Ancient Near East - Cyrus the Great
Updated: Sep 8, 2021
Cyrus the Great, succeeded to the Persian throne, specifically the Anshan Kingdom of the Achamenid Dynasty in 559 B.C., while his father, Cambyses I was still alive. His aging father would pass away 8 years later. Like his predecessors, Cyrus had to recognize Median overlordship. Astyages, the final king of the Median Empire, and possibly Cyrus' grandfather, most likely ruled over the majority of the Near East, from the Lydian frontier in the west to the Parthians and Persians in the east.
Cyrus' first great achievement was his conquest of Ecbatana, the Median capital, which he began in 553 B.C, when he rebelled against Astyages. In 550 B.C., Astyages marched against him with General Harpagus in charge of the forces. According to the Greek Historian Herodotus, Harpagus was a Median Nobleman, who secretly gained support from other Median rulers who were unhappy with Astyages' rule. When the Median and Persian armies met, Harpagus and other noblemen crossed over to Cyrus as planned. All historical sources agree that Cyrus spared Astyages' life.
According to the the Greek Historian Ctesias, Cyrus even adopted Astyages as his father in law and married his daughter, Amytis, presenting himself as rightful successor of Astyages as king of the Medes. This marriage pacified several vassals, including the Bactrians, Parthians, and Saka. Herodotus notes that Cyrus also subdued and incorporated Sogdia into the empire during his military campaigns of 546-539 B.C.
With Astyages out of power, all of his vassals (including many of Cyrus' relatives) were now under his command. His uncle Arsames, who had been king of the city-state Parsa under the Medes, retained his power as the governor of Parsa under Cyrus' authority, thus uniting the twin Archamenid Kingdoms of Parsa and Anshan into Persia proper.
After his victory over Astyages, Cyrus founded the city of Pasargadae on the site of the battle. Pasargadae would serve as the ceremonial capital until his son Cambyses II moved it to Susa. Later, Darius would found another at Persepolis. Pasargadae was never meant to house a large population. The city consisted of several monumental buildings spread out across the plain. Importantly, this site would later be the location for the tombs of Cyrus and his son Cambyses II.
Cyrus' tomb has six broad steps leading to the chamber which measures roughly 3x2x2 meters and has a low and narrow entrance. Though there is no firm evidence identifying the tomb as that of Cyrus, Greek historians say that Alexander believed it was. When Alexander looted and destroyed Persepolis, he paid a visit to the tomb of Cyrus. Arrian, writing in the 2nd century A.D., recorded that Alexander commanded Aristobulus, one of his close friends, to enter the monument. Inside, he found a golden bed, a table set with drinking vessels, an old coffin, some ornaments studded with precious stones, and an inscription on the tomb. No trace of any such inscription survives, although the historian Strabo reports that it read:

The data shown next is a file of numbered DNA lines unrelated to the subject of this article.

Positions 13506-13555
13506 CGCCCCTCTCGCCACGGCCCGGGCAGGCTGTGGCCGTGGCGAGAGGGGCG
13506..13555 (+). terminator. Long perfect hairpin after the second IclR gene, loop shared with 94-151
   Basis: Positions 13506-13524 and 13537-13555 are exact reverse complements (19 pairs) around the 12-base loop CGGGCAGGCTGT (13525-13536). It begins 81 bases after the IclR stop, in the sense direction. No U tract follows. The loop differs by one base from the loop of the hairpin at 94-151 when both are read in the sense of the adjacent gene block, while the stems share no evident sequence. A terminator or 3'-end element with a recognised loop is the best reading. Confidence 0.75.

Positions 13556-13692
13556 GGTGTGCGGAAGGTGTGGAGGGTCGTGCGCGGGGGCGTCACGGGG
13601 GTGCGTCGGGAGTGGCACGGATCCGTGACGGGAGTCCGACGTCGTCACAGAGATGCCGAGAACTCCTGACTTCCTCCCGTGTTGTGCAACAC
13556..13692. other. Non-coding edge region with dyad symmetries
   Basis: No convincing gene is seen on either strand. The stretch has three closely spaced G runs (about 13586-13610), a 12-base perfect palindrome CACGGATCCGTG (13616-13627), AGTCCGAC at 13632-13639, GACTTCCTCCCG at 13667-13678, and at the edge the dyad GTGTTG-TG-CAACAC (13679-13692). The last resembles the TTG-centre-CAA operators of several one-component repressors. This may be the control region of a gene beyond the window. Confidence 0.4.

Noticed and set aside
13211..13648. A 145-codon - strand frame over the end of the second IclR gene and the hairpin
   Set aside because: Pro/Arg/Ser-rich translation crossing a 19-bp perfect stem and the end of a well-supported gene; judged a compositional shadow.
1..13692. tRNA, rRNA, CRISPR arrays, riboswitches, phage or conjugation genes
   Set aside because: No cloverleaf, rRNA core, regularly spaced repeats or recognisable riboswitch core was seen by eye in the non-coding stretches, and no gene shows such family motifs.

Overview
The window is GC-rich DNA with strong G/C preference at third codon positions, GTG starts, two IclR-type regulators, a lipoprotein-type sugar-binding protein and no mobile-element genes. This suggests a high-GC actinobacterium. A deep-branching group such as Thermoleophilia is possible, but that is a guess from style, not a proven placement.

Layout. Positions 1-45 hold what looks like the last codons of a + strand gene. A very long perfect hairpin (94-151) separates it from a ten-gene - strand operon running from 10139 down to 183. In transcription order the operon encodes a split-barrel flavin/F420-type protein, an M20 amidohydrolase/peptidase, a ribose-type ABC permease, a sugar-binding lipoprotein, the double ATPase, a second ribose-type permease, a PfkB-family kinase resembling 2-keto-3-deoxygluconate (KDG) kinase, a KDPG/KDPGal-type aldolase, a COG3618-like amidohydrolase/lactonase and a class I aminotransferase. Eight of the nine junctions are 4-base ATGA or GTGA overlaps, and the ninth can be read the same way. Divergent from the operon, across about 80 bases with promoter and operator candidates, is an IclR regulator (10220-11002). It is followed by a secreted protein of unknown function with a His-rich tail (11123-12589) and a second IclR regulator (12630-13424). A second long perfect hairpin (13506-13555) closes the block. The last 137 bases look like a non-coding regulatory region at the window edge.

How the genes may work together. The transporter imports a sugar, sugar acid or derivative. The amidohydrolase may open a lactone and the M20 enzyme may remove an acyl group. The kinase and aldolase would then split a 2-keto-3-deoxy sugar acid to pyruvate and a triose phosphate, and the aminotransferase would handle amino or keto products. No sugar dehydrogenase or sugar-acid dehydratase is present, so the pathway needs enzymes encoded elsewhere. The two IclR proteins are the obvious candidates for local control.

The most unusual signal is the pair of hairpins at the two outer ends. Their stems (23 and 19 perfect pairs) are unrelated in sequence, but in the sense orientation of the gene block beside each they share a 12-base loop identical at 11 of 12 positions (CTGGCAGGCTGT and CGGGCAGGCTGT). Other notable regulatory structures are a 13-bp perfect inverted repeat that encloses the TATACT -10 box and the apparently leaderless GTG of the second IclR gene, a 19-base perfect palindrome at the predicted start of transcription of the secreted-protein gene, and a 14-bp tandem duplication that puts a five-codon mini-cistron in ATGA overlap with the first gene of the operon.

“Passer-by, I am Cyrus, who gave the Persians an empire, and was king
of Asia. Grudge me not therefore this monument.”
Today the tomb is empty with nothing inside. Pasargadae flourished only for a short time, with Persepolis replacing its grandeur in 515 B.C.
Cyrus conquered Lydia sometime between the fall of Ecbatana and the fall of Babylon. Herodotus claims Croesus, the famous king of Lydia, started the war by crossing the Halys River and sacking Pteria. Croesus was an ally and brother-in-law to Astyages, so upon hearing that Cyrus had deposed Astyages, he swore to avenge him. The two armies met near Pteria, but the battle ended in a stalemate. When Croesus decided to march his army home for the winter season, Cyrus pursued him into Lydia and confronted him a second time near Thymbra, close to the capital Sardis. Shortly before the battle, Harpagus advised Cyrus to place the camels in front of the army in order to scare the Lydian horses, who were not use to the camel's smell. The strategy worked and the Lydian cavalry was routed. The Persians won the battle and forced Croesus to retreat into the capital, which was taken only 14-days later. According to Herodotus, Cyrus spared Croesus' life and kept him as an advisor, however, this account is highly debated.
Before returning to Pasargadae, Cyrus put a Lydian named Pactyes in charge of Croesus' treasury. Pactyes' job was to send these treasures to Persia, but instead, he organized a revolt, hiring mercenaries. Cyrus sent his general Mazares to quell the rebellion and to conquer Asia Minor, but he died of unknown causes during his campaign in Ionia. Cyrus replaced him with harpagus who completed the conquest in 542 B.C., using the technique of building earthworks to breach the walls of besieged cities, a